Log in
Join us
»

Governments, businesses, blockchain games: Who will drive the next bull run?

Given the current situation on crypto exchanges, where the cryptocurrency market is stagnating, the following question arises: What will drive the next bull run?

Governments, businesses, blockchain games: Who will drive the next bull run?

Given the current situation on crypto exchanges, where the cryptocurrency market is stagnating, the following question arises: What will drive the next bull run?

Governments, businesses, blockchain games: Who will drive the next bull run?

Given the current situation on crypto exchanges, where the cryptocurrency market is stagnating, the following question arises: What will drive the next bull run?

The crypto market, like any other market, runs in cycles. Digital assets are known, if not infamous, for being more volatile than many other asset types. The price of crypto assets thus follows a well-known pattern of ups and downs. As an example, we can use the Bitcoin (BTC) four-year cycle, largely resulting from the algorithm’s internal rules – namely, the halving of miners’ rewards. Factors outside the chain can also come into play, such as U.S. tax rules.

Although the market is influenced by both external and internal factors, one thing remains the same. In a bullish uptrend, a value is always reached at which market growth stops. Likewise, bears eventually lose control of the market at low prices and give way to further upswings.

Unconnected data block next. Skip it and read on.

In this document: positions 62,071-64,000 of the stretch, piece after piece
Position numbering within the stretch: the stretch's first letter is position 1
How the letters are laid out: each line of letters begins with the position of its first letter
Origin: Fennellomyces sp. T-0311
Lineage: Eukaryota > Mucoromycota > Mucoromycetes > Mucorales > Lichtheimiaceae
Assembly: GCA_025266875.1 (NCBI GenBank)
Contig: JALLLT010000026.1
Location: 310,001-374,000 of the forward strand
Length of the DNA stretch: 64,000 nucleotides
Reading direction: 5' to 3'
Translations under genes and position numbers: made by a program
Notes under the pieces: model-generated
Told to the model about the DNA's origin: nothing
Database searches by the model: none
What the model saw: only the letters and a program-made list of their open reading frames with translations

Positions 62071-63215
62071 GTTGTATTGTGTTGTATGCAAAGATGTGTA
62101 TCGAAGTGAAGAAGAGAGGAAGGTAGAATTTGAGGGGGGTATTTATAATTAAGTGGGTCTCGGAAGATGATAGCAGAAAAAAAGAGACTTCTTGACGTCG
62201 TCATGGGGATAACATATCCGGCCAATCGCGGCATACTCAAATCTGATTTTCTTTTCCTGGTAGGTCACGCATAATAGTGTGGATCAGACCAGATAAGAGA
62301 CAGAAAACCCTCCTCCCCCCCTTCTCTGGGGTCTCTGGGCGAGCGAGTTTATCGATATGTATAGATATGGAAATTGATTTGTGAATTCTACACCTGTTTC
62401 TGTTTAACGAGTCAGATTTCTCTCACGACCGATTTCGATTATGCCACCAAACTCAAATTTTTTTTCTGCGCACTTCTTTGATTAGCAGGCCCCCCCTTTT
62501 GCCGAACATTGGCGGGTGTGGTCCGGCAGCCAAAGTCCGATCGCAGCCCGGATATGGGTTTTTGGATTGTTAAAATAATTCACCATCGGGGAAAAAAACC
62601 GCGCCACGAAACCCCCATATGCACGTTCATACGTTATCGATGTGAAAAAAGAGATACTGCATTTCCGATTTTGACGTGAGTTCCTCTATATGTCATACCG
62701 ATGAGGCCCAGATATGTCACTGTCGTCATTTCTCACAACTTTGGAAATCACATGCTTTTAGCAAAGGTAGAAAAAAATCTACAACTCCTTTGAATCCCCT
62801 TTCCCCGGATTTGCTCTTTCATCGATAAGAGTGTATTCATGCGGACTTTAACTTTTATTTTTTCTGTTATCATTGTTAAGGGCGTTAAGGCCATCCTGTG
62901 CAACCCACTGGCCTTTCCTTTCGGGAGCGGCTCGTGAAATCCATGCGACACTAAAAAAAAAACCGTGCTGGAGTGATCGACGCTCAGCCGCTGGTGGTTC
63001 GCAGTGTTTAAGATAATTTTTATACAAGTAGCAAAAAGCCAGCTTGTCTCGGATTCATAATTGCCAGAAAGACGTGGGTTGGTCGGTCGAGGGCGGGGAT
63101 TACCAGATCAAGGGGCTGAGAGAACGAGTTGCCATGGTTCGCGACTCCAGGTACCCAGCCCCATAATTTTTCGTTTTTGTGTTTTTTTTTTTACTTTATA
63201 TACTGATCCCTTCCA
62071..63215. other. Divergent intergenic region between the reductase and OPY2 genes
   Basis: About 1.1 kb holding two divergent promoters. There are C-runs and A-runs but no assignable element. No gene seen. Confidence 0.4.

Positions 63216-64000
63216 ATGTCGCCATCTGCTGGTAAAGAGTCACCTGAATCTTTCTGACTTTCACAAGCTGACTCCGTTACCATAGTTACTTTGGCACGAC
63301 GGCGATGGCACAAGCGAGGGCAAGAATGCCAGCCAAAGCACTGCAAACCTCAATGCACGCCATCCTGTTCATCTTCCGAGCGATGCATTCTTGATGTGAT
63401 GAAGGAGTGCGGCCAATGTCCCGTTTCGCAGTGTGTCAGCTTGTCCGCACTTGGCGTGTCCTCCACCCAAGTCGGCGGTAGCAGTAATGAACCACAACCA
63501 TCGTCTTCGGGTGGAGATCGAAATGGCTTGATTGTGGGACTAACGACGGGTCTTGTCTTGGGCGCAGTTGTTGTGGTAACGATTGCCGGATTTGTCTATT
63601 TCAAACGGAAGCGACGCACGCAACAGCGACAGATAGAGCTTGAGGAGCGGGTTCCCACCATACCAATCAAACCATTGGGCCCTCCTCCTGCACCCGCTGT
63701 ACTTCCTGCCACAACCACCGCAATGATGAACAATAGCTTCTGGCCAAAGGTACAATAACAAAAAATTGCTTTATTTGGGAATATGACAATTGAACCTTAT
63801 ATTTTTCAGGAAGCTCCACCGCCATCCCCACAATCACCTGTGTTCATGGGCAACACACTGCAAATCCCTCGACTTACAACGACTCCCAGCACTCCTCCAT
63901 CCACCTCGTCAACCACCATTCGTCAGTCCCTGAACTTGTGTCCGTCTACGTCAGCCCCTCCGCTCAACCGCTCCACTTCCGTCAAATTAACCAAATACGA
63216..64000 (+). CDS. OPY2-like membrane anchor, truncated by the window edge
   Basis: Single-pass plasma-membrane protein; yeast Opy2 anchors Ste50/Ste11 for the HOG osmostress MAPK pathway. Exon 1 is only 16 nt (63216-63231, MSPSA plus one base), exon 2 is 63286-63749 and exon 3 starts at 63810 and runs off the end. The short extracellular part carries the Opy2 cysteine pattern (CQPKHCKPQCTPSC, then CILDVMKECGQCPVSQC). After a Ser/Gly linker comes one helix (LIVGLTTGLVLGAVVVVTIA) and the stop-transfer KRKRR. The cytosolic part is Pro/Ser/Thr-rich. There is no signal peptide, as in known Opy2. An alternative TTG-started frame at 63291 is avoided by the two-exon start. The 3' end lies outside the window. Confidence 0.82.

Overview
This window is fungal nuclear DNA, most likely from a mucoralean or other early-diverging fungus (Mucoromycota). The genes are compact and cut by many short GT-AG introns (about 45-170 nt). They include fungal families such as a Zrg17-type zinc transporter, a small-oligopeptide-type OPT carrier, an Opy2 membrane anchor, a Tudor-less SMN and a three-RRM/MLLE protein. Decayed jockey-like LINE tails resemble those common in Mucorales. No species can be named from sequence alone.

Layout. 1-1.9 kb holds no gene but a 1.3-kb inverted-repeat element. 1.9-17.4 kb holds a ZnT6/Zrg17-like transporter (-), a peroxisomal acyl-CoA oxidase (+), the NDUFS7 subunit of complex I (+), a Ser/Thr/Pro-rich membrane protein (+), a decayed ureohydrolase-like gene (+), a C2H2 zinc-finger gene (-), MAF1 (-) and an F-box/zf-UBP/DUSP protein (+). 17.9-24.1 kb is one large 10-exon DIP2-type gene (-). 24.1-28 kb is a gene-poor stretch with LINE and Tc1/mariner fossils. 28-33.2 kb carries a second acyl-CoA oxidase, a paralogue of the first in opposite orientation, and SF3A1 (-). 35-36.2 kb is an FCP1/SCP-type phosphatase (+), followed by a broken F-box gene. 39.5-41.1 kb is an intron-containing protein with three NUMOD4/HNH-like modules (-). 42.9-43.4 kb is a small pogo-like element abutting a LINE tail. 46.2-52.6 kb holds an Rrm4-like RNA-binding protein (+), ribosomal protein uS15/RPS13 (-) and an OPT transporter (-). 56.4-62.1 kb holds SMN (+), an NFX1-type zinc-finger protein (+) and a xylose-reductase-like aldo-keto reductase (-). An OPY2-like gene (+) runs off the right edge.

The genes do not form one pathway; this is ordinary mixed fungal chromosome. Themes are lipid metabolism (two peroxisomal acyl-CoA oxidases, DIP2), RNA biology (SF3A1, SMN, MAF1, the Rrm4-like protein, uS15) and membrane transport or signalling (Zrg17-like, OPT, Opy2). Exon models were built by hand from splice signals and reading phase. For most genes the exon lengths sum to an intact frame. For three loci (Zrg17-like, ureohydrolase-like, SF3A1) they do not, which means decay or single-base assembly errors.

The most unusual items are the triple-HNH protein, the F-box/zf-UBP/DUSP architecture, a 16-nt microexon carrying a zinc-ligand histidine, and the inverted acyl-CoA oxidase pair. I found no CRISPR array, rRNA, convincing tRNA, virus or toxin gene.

So far, the market is still recovering from the Terra collapse and many other pressures in abundance in recent years (the pandemic, the war in Ukraine, oil and electricity prices…). Market attempts at recovery have been fragile so far and the market is still in the red compared to the prices of a few months ago. However, everyone expects the bulls to come in and take control. So where could the growth impetus come from?

National governments

Just a few years ago, the idea that Bitcoin could be legal tender in any country seemed far-fetched. And yet, following El Salvador’s bold decision in late April, the Central African Republic (CAR) has also joined in and granted Bitcoin and other cryptocurrencies legal tender status.

The two countries provide an interesting comparison. It is already common knowledge in the crypto space that remittances from abroad make up a significant part of El Salvador’s budget, and this fact was considered the economic rationale for this experiment. While reports suggest the process is shaky, the country’s government is buying Bitcoin and adopting a “buy the dip” strategy.